PhD Research Project: CENTA NERC - Climatic consequences of geologically realistic methane emissio
Large Igneous Provinces (LIPs) are often associated with global climate change. The best studied example is the association between the Paleocene-Eocene Thermal Maximum (PETM) and the North Atlantic Igneous Province (NAIP). Thermogenic methane is a leading candidate to explain the association. This methane is formed when igneous sills intrude sedimentary rock with an organic component, and is then released to the atmosphere where it forces greenhouse warming. Knowing the rate of methane emission is of critical importance in judging between this and other mechanisms of climate change; methane is a potent greenhouse gas, but on entering the atmosphere it is rapidly oxidised and removed, so that sustained high methane emission rates are required to force significant climate warming.
Existing studies of the LIP thermogenic methane source provide good estimates of the total mass of thermogenic methane released, but the temporal fluctuations in emission rate remain unclear. On the other hand, climate modelling studies have placed bounds on methane emission rates that would be required to match observed warming, but they cannot judge whether such rates could feasibly be delivered by geological processes.
This project will build on work recently completed at the University of Birmingham to determine geologically reasonable methane emission rate scenarios for LIPs. The new framework has four key components. First, the rate of break-down of organic material into methane within thermal aureoles of individual sills is determined, using chemical kinetic maturation modelling tried and tested by the oil-industry. Next, the proportion of generated methane that escapes the solid earth to the atmosphere is estimated, based on established principles of reservoir engineering and also on palaeogeographic modelling. Thirdly, a database of sill dimensions, compiled using 2D and 3D seismic mapping, specifies the range of emission rate histories across the population of individual sills. Finally, a new technique is used to combine emissions from the sill population, to yield the methane emission rate history for the entire LIP. Importantly, this framework allows sill and host-rock statistics measured in well-explored parts of the LIP to be projected across unexplored regions, in order to quantify uncertainty in predicted methane emission rate histories.
The project will use climate modelling to link the new, realistic methane emission histories to observations of climate warming and environmental change. A global climate model of intermediate complexity that explicitly includes carbon cycling will be used to investigate how the estimated range of methane emission scenarios translates in sea surface and deep sea temperature, magnitude and duration of the carbon isotope excursion, difference between marine and terrestrial carbon isotope records, and changes in lysocline depth. Emphasis will be placed on thoroughly exploring how the range of plausible methane emission scenarios maps into model predictions. Modelling predictions will be compared with observations to assess the role of LIP thermogenic methane in forcing various climate change events, beginning with the PETM-NAIP association, then widening in scope to other cases.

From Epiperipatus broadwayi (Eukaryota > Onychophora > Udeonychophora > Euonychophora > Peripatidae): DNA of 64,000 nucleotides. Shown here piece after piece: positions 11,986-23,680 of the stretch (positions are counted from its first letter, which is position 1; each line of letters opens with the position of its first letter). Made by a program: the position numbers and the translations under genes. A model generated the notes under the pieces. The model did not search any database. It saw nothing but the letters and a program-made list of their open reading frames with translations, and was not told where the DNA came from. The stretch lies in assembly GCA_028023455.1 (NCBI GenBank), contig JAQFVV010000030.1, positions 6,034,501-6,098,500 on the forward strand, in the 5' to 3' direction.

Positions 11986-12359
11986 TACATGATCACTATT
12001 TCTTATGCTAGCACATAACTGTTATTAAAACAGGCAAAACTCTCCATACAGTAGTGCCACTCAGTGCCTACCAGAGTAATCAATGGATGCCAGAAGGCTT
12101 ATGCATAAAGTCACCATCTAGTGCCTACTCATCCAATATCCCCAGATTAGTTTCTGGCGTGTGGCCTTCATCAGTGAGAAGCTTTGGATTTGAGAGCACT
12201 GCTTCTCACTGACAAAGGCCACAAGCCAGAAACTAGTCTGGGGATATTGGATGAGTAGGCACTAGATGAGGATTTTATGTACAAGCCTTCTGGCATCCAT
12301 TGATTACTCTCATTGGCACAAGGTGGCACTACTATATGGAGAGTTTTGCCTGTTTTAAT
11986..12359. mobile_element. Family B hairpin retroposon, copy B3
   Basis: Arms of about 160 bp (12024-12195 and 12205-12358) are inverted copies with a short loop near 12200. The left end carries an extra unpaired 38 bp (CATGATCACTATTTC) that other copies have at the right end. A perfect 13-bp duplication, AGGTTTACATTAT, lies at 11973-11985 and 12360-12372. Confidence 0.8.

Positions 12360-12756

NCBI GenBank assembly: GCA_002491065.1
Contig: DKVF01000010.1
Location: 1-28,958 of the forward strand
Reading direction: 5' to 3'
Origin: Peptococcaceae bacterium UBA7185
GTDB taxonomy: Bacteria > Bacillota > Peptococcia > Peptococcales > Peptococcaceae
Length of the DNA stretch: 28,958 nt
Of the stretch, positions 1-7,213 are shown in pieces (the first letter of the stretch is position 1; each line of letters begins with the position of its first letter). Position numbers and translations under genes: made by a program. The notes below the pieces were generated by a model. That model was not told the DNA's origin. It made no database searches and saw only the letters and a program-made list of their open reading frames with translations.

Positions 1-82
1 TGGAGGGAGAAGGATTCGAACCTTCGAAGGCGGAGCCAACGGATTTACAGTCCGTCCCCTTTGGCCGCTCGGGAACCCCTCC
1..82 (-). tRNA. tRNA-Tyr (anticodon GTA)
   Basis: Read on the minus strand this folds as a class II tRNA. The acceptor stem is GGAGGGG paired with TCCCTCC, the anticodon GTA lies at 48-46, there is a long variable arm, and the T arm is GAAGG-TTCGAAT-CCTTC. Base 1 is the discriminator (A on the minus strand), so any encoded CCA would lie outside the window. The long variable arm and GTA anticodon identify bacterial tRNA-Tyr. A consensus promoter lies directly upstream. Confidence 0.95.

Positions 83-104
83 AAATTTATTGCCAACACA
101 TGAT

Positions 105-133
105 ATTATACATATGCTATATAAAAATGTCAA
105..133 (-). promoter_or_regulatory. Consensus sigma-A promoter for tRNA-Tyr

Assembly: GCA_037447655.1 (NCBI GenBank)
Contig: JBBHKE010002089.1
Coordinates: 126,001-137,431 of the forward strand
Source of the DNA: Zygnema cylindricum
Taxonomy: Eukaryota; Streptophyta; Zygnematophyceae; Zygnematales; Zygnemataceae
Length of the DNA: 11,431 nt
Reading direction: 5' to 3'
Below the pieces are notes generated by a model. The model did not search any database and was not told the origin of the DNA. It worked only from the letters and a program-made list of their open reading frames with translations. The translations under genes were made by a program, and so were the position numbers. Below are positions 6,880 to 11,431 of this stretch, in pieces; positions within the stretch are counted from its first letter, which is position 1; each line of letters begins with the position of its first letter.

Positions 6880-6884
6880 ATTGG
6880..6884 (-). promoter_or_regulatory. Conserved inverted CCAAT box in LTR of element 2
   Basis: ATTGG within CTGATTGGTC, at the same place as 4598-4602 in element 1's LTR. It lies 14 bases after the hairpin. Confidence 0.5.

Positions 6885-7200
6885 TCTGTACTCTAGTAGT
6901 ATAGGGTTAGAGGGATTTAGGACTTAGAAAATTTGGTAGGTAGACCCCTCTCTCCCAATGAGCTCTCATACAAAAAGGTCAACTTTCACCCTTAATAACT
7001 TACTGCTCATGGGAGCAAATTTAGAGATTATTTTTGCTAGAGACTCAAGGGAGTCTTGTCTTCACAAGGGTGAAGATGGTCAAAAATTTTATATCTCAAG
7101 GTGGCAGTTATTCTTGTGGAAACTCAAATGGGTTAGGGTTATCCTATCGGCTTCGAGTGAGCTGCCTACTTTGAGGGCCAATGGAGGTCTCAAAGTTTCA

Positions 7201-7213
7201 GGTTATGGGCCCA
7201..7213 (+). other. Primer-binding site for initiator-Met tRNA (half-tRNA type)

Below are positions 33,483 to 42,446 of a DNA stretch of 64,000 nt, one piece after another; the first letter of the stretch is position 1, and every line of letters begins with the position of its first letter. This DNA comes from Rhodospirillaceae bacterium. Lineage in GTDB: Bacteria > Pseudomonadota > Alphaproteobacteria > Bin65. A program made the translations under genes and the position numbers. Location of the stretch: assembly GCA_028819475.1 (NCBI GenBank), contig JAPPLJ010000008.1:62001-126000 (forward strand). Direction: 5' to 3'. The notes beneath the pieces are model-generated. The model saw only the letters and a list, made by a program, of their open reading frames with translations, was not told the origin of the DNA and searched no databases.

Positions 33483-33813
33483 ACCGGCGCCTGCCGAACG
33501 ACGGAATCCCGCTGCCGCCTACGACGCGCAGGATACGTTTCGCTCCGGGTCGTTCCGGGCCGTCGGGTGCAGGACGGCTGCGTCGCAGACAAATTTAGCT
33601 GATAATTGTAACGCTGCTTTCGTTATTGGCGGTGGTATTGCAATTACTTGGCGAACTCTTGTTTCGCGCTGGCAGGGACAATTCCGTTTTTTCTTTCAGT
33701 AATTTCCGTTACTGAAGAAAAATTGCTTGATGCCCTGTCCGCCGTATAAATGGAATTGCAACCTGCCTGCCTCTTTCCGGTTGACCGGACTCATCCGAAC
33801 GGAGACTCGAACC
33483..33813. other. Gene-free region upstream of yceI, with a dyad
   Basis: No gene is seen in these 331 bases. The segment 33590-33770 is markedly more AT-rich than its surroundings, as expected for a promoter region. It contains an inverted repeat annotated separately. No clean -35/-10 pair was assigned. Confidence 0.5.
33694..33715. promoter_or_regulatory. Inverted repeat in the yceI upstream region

In addition to completing an online application form, you will also need to complete and submit the CENTA studentship application form available from www.centa.org.uk.
CENTA studentships are for 3.5 years and are funded by the Natural Environment Research Council (NERC). In addition to the full payment of their tuition fees, successful candidates will receive the following financial support.
Annual stipend, set at £14,296 for 2016/17
Research training support grant (RTSG) of £8,000
CENTA students are required to undertake from 45 days training throughout their PhD including a 10 day placement.
T Dunkley Jones, DJ Lunt, DN Schmidt, A Ridgwell, A Sluijs, PJ Valdes, M Maslin. Climate model and proxy data constraints on ocean warming across the Paleocene–Eocene Thermal Maximum. Earth-Science Reviews 125 (2013) 123–145.
H Svensen, S Planke, A Malthe-Sørenssen, B Jamtveit, R Myklebust, T Rasmussen-Eidem, SS Rey. Release of methane from a volcanic basin as a mechanism for initial Eocene global warming. Nature 429 (2004) 542–545.
NB The new work on thermogenic methane emissions from LIPs is currently under peer review; please contact SMJ for advance copy.
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